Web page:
Image Source— Getty Images
By Katy Osborn
September 29, 2015

Guys on OKCupid are more likely than women to use job-related descriptors on their profiles, the Atlantic reports. After “ladies” (ugh), the words “engineer,” “software,” and “army” topped the list of words most-used on male profiles; later came “veteran,” “musician,” “construction,” and “gamer.” Women, conversely, most commonly used the words “girly” and “sassy,” with words like “curves” and “heels” also making the top twelve. And only one profession made the list among women: “nurse”.

The Atlantic speculates that this difference—women emphasizing femininity and appearance, while men highlight their occupations—has to do with the long-held societal gender norm “that women look for rich men with a stable job and men look for beautiful women.” A new study to be published in the January 2016 issue of “Personality and Individual Differences,” reported on by MarketWatch, backs the saying up: Among the 28,000 heterosexual men and women between 18 and 75 surveyed, 80% of men said they preferred a woman with a slender body and 61% of women said it was important that their partner had a successful career.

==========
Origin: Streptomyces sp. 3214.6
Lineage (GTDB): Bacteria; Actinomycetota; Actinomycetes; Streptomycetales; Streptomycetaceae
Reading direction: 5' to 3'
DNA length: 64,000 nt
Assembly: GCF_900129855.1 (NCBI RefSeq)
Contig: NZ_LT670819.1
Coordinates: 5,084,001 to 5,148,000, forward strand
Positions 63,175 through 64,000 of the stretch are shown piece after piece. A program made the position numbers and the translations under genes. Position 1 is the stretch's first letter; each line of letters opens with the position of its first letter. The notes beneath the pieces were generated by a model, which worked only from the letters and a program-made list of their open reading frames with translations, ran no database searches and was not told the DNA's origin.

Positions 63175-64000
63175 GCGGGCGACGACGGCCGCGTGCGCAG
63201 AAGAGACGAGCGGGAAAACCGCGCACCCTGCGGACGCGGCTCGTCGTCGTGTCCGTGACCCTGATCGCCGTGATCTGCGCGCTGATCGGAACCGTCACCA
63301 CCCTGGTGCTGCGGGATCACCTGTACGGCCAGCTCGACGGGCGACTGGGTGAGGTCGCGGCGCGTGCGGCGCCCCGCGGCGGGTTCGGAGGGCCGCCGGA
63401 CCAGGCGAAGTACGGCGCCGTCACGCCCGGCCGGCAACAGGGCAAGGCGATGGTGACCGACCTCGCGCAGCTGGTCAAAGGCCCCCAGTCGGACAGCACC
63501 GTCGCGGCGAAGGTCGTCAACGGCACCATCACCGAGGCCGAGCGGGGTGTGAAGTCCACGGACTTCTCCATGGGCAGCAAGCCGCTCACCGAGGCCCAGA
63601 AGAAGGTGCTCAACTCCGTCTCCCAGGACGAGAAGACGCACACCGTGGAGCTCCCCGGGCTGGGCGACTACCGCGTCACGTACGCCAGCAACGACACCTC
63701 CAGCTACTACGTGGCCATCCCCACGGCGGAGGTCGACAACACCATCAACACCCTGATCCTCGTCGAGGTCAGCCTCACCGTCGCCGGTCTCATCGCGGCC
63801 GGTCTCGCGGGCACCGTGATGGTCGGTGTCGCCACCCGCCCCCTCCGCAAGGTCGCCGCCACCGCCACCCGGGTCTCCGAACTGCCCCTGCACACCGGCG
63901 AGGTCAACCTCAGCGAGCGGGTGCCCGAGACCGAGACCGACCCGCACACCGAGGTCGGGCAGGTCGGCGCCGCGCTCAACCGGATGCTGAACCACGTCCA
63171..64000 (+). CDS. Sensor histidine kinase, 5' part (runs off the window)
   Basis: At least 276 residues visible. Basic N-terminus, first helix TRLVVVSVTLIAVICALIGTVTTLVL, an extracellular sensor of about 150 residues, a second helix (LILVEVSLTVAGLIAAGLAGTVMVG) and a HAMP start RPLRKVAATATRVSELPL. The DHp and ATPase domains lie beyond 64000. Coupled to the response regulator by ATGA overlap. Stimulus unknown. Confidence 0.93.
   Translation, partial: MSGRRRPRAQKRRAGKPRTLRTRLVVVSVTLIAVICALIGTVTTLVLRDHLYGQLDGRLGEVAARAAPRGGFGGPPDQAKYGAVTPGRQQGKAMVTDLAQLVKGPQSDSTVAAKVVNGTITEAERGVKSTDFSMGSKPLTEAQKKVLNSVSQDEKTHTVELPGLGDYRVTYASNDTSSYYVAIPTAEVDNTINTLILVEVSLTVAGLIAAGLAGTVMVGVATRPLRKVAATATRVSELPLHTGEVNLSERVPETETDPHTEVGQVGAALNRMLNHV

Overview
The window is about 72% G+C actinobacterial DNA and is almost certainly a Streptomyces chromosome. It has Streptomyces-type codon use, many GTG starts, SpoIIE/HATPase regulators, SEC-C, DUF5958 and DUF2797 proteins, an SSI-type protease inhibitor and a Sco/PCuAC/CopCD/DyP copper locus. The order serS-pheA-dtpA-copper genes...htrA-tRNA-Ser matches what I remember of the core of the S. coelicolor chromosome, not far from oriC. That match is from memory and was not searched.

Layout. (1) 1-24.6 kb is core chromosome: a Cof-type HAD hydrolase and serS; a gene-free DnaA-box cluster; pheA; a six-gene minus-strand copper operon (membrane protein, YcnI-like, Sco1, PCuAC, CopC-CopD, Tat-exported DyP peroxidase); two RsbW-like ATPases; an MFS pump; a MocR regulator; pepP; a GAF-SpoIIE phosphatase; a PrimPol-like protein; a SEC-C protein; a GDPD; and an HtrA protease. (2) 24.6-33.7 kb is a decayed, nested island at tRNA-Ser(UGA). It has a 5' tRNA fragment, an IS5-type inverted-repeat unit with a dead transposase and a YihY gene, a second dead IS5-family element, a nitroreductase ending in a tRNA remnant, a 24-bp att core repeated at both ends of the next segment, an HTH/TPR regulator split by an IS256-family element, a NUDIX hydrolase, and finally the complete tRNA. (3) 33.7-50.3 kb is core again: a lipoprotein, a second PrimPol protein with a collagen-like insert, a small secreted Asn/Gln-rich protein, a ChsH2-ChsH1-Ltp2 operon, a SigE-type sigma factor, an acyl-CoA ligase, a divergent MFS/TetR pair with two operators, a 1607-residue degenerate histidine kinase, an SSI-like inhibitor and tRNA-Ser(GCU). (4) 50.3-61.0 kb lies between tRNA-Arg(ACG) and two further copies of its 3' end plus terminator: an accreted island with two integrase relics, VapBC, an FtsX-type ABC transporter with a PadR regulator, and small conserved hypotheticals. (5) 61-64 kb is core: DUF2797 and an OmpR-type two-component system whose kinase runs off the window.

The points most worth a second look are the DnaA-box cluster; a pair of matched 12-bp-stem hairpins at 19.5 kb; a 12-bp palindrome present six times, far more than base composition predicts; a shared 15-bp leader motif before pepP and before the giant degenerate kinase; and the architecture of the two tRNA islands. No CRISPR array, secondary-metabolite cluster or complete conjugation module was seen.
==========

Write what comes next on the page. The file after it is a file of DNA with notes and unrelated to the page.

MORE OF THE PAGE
The Atlantic also provides an alternate explanation for why men seem to talk about their jobs more. Since there are more fields in which there are greater numbers of men than women—including tech and the military—it makes sense that words related to those professions would make the “most-used” list for male profiles.

In short, we may be talking about a vocabulary gap in the way that men and women market themselves. But we’re also talking about a gender gap—one that continues to permeate a number of industries.

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